Before The U.S. Sup. Ct. (PT. I - The Event).
- J.A.I.L. News Journal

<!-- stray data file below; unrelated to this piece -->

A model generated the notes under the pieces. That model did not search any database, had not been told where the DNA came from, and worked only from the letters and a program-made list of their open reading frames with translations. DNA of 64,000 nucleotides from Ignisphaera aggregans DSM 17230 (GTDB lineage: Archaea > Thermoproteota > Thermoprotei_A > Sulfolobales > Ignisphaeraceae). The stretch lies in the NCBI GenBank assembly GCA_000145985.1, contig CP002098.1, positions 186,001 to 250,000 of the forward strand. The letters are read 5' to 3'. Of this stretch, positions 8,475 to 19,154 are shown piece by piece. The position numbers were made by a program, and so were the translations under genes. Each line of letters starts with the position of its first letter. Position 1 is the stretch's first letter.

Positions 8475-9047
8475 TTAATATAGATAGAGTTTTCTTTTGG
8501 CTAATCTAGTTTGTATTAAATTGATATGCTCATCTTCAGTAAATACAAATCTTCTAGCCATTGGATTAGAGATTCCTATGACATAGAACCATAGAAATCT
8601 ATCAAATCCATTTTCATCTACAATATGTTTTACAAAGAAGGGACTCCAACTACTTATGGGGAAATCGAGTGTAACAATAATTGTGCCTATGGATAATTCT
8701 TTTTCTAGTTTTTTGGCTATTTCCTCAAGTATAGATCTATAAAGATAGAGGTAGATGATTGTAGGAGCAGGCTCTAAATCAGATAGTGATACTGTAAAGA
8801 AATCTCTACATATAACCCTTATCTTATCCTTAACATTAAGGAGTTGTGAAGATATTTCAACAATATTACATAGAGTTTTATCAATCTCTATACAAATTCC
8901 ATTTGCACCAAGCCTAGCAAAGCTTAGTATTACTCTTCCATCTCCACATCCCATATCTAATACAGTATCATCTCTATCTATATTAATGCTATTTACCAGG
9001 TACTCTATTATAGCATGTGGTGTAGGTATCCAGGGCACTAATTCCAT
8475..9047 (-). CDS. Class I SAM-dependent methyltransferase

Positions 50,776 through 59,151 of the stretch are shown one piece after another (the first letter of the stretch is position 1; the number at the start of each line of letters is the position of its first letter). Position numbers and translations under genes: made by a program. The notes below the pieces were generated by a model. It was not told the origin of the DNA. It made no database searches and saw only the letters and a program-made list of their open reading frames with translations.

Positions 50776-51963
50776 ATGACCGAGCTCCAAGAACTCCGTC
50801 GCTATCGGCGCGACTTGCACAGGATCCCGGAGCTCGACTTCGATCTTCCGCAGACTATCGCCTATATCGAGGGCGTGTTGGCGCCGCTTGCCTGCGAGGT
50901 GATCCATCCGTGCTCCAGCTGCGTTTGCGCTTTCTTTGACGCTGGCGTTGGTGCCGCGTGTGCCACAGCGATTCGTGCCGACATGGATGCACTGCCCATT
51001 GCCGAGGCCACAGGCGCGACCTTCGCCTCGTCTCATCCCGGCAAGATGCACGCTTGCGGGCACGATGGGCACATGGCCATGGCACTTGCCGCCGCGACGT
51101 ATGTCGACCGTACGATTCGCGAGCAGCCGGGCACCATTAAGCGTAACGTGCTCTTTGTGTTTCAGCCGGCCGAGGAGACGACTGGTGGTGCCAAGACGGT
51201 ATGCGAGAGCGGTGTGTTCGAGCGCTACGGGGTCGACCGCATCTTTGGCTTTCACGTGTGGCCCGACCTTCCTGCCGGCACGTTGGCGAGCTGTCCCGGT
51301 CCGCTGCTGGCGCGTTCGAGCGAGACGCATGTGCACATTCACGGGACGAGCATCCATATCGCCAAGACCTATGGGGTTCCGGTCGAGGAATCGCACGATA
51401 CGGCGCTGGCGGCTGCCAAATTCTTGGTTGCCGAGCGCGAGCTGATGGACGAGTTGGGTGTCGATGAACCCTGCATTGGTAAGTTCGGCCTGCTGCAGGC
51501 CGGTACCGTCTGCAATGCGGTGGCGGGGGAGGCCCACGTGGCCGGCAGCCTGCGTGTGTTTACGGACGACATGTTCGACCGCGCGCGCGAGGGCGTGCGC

Los Angeles, California May 15, 2001Before The U.S. Supreme Court(PT. I - The Event)JAIL4Judges participated in a major demonstration in Washington, D.C. on May 6th in front of the United States Supreme Court. Below is the report on this event as given by military Captain Dennis M. Hatcher, now JAILer-In-Chief of Georgia, and since promoted to serve as our Associate J.A.I.L. Commander-In-Chief.In the interest of brevity, we have pared down the report using ellipsis, and in the interest of readability, have supplied connecting words. You will find this report very inspiring and motivating to get involved in freedom for your country.....Sunday May 6 We arrived at the Supreme Court Building at approximately 9:30 am. I introduced myself to the people who were already setting up the posters and podium. One dedicated group had brought a utility van completely outfitted for the maintenance and assembly of demonstration equipment. At precisely 9:45am, President Bush and his motorcade drove past approximately 15-20 feet away from our demonstration site. If he looked our way, he saw people assembling signs and meeting each other. ....At around ...1:00 p.m. ...demonstrators were gathering in large numbers and starting to march at random along 2nd Street, the road that separates the Supreme Court Building from the Capitol Building.At this time, I took partial control of the marchers and using a bullhorn, began to shout slogans and messages to all who would hear. Within a very short time, the chant "JAIL for Judges" became the rallying cry. I pointed the bullhorn at the Capitol Building and implored visitors and tourists to join our demonstration. Instantly, crowds of people were drawn to the street, and many crossed over and picked up a sign.Several foreign tourists asked me about our demonstration. They seemed very impressed about what we were doing. I personally made the acquaintance of one Russian and one Nicaraguan, and there were many others. A Japanese reporter took a J4J card and asked if she and her crew could film us. Naturally, I said yes.As the chanting became more aggressive, more D.C. policemen arrived and positioned themselves on the steps of the court house. I counted ten policemen in the front, but more were probably guarding the sides and rear of the building. Later, there would be threats of arrest from these policemen and verbal confrontations about our J4J T-shirts. All during this one hour period prior to the speeches, tour buses and bands of foot tourists paraded by us, taking thousands of photos. At least one high school tour group received a lecture from their teachers on the right to demonstrate, and several students asked me about our cause. I simply told them that if we do not act now, then they will inherit our failures.At 2:00pm, rally organizer David Grossack addressed the crowd of approximately 115 demonstrators. He made several comments in addition to a general introduction. One of David's most important points was the mention that he and his group are fighting corruption in the courts by taking up the causes of those who have been bankrupted by attorneys and then left to finish their cases without representation when the money ran out. He got a good reception from the crowd. He then introduced me as the first speechmaker and plugged J4J as one of the fastest growing anti-immunity organizations in the nation. I had a distinct advantage by being the first to speak as I had the attention of the crowd. ...I presented my prepared speech (See Part II for the full speech).... After the speech, I was complimented on it's content and I and the other JAILers began to pass out J4J cards in large quantities. ...At this point, at approximately 3:00 p.m., I attempted to sit on the steps of the court house, as I was weary of my crutches (I had to have surgery on my leg) and was greatly fatigued in my legs. I gently lowered myself onto the bottom step. I was there approximately 15 seconds when one of the police guards walked up behind me and told me I could not sit there, and that I would be arrested if I did not get up.Indignantly, I asked the officer to explain just why it was that I, as a U.S. Citizen was not allowed to sit upon the steps of a building that belongs to the Citizens of the United States. He answered that he didn't make the rules only enforced them (I was reminded of that same defense used by the Nazis at the Nuremberg war crimes trials). I asked who it was that made this rule because I wanted to protest it. The officer didn't know. I then stated that I was a Federal Officer of this government, one who has fought for, and protected the Constitution of this country, and that I was damned if I would be told I could not sit on the steps of a building that belonged to All the People.After several minutes of this type of exchange, during which many photos were taken, another officer (age mid twenties) approached me. In his most commanding and intimidating voice demanded to know my name. I stated my rank and name. Then I asked him what branch of the military he served in. When he told me he hadn't served in the military, I replied that freedom has a flavor which those who have never defended it can never know. I deliberately pulled out a J4J card, wrote my full name and rank on the back and handed it to him saying, "I want you to be sure to get my name right." He took it! The officer took a J4J card. I was bursting inside with glee that I had managed to get the enemy to take my card!The officer explained that I couldn't be on the steps because of my J.A.I.L. t-shirt. ... I said to him, "This doesn't pass the common sense test. People who wear t-shirts with every conceivable obscenity can walk on these steps under the protection of freedom of speech, yet I wear one with 4 initials on the back and exercise my constitutional right, but I'm to be arrested?" I pointed to the engraved portico which states: "EQUAL JUSTICE UNDER THE LAW." "That's why we are protesting, because you just denied me equal justice." The young officer clearly saw my point and shook his head in embarrassment, but stuck to his guns: I would be arrested if I did not stay off the steps.Finally I said to him, "Have you ever heard of Senator Max Cleland of Georgia? He lost both legs and an arm defending that slogan (I pointed to the portico). Are you telling me that if he were here today, you'd arrest him, too?" The cop said nothing. My last words to him were, "We'll just have to see, won't we? I will let Senator Cleland know what happened here today." Several pictures were taken during this confrontation which I have to share. ...So many people wanted J4J t-shirts I could have sold all 30, I'm sure, but I was prohibited from selling them there without a vendor's permit. ....I can be contacted at (770) 682-6220 for a telephonic discussion of this report.Dennis M. HatcherGeorgia JAILer(Be sure to read Part II for the text of the speech given by Hatcher)